The battle between online streaming television giants Netflix and Hulu seems to be raging on.  However, while they may seem similar at face value, New York Times is making clear the divide between the two.  Which one is looked to for TV shows, and which one is looked to for movies?  Do people use the service strictly on their computers?  Check out the article the find out.

ESPN seems to be stepping up their game (pun intended) when it comes to social media.
Mashable is reporting that the sports company is launching its second social game on Facebook, entitled ESPN Sports Bar & Grill.  The task is for players to run a virtual sports bar, similar to a FarmVille style of play.
In addition to the game, Business Insider is reporting that ESPN will also be turning its attention to Twitter.  In an effort to turn their viewing experience into more of a social TV experience, they want users to turn to the social media site for news and updates.  Patrick Stiegman, vice president and editor-in-chief of the company, emphasizes that “the two-screen experience is real.  It’s how a lot of people are following live events now.”  He hopes to get his reporters, such as Michelle Beadle and Matthew Berry, to become more integrated into the online conversations.
Personally, I find games on Facebook overrated.  But the prospect of a network giant such as ESPN turning so enthusiastically to social TV shows a clear shift in how television will be watched.  Especially with news of the World Cup setting a new Twitter record this weekend, it’s obvious that live sporting events naturally lend themselves to the social TV format.  As we’ve said, it’s no longer a one-screen experience, and it’s smart of ESPN to take note and jump on the bandwagon early.

ESPN seems to be stepping up their game (pun intended) when it comes to social media.

Mashable is reporting that the sports company is launching its second social game on Facebook, entitled ESPN Sports Bar & Grill.  The task is for players to run a virtual sports bar, similar to a FarmVille style of play.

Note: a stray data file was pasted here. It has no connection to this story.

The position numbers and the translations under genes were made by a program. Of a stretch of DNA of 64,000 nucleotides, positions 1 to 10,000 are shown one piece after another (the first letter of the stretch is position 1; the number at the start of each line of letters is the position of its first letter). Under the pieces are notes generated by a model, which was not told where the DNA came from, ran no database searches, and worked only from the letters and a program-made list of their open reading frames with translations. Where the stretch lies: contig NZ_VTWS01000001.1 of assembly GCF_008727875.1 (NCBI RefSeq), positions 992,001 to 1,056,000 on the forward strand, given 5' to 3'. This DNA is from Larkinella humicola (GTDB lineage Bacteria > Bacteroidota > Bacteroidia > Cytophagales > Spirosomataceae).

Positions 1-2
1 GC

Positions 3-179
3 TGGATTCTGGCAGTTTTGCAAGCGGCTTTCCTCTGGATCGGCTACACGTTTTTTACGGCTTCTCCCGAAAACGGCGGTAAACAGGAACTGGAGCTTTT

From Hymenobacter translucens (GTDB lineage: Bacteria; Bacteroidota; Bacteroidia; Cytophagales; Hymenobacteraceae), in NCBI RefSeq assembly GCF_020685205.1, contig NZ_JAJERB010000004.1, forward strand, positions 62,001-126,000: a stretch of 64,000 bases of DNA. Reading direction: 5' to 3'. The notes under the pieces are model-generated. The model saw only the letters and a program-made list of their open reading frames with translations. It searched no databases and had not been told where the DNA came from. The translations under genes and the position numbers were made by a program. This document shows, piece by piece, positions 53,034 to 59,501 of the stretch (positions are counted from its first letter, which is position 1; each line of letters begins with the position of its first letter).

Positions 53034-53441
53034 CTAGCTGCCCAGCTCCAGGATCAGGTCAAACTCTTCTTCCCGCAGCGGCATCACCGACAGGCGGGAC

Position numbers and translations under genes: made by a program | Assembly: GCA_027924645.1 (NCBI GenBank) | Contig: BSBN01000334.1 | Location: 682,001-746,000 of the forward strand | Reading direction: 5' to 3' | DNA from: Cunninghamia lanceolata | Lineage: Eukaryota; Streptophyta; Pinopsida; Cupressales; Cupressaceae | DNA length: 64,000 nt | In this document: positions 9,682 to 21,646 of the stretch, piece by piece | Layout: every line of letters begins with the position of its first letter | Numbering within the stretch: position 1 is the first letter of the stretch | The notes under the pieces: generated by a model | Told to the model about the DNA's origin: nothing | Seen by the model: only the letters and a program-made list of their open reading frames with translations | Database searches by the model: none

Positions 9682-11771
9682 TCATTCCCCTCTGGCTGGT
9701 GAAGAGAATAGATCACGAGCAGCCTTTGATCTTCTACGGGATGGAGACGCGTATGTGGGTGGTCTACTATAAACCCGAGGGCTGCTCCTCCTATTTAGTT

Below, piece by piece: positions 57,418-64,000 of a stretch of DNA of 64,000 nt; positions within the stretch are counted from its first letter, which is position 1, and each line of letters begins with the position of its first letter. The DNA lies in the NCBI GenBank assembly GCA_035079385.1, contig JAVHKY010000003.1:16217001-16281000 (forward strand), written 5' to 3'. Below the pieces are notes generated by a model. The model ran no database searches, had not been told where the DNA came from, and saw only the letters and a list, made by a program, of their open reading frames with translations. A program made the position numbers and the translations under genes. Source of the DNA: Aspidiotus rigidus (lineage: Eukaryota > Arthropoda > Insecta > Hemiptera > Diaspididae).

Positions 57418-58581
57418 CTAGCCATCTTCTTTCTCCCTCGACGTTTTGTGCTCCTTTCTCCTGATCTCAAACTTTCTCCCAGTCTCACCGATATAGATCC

In addition to the game, Business Insider is reporting that ESPN will also be turning its attention to Twitter.  In an effort to turn their viewing experience into more of a social TV experience, they want users to turn to the social media site for news and updates.  Patrick Stiegman, vice president and editor-in-chief of the company, emphasizes that “the two-screen experience is real.  It’s how a lot of people are following live events now.”  He hopes to get his reporters, such as Michelle Beadle and Matthew Berry, to become more integrated into the online conversations.

Personally, I find games on Facebook overrated.  But the prospect of a network giant such as ESPN turning so enthusiastically to social TV shows a clear shift in how television will be watched.  Especially with news of the World Cup setting a new Twitter record this weekend, it’s obvious that live sporting events naturally lend themselves to the social TV format.  As we’ve said, it’s no longer a one-screen experience, and it’s smart of ESPN to take note and jump on the bandwagon early.

We blogged last week about the increase in social TV, which was perfect timing considering that the World Cup final this weekend set a new record on Twitter (according to The Next Web).  The social network itself tweeted that the “#WWC final” had 7,196 tweets per second, the largest since the 6,939 sent in Japan on New Year’s Day.  However, it was incredibly disappointing to see that racial slurs and “Pearl Harbor” were trending in the United States after the loss.  Are you for real, America!?
The above infographic, taken from MediaFuturist, then seems more than appropriate, as it describes the relationship between Twitter usage and television.  Take a look to see some of the best practices.

We blogged last week about the increase in social TV, which was perfect timing considering that the World Cup final this weekend set a new record on Twitter (according to The Next Web).  The social network itself tweeted that the “#WWC final” had 7,196 tweets per second, the largest since the 6,939 sent in Japan on New Year’s Day.  However, it was incredibly disappointing to see that racial slurs and “Pearl Harbor” were trending in the United States after the loss.  Are you for real, America!?

The above infographic, taken from MediaFuturist, then seems more than appropriate, as it describes the relationship between Twitter usage and television.  Take a look to see some of the best practices.